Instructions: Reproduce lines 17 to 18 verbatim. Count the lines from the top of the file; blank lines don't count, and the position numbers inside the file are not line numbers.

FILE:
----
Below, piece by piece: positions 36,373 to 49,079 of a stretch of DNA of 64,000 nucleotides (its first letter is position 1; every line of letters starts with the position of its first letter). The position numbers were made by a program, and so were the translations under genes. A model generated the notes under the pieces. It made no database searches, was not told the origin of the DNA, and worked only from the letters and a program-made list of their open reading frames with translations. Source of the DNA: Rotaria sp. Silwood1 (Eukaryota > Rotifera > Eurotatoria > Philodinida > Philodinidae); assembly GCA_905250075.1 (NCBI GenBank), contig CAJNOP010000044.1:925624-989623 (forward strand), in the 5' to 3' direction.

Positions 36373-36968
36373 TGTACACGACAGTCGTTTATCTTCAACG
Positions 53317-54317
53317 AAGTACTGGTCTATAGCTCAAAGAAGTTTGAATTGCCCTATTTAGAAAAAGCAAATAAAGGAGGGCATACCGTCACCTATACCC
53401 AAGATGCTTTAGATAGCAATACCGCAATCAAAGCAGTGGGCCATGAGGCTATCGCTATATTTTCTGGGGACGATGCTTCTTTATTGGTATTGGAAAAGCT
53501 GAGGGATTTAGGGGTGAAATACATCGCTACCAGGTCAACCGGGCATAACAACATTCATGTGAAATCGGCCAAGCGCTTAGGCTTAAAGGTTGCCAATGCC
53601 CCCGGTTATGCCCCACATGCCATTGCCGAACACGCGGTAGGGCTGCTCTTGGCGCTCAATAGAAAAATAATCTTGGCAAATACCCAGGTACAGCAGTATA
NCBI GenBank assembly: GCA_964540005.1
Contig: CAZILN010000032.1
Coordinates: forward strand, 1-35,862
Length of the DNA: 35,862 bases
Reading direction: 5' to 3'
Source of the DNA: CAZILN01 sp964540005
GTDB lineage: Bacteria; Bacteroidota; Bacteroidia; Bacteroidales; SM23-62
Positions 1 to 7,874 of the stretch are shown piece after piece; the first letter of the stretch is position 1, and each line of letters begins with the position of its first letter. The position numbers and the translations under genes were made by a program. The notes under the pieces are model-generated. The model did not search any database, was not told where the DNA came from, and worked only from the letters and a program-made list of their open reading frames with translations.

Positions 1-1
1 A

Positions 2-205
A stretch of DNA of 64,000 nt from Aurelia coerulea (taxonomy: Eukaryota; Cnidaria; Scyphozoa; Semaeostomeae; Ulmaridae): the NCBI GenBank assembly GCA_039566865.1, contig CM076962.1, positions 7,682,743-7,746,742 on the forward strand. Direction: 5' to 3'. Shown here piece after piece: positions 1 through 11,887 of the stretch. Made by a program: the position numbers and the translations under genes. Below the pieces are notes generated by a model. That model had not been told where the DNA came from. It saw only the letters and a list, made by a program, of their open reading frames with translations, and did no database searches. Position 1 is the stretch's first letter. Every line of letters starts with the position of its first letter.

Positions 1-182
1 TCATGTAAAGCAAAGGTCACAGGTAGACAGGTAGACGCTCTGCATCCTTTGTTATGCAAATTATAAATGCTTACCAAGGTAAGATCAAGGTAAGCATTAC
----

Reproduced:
Positions 1-1
1 A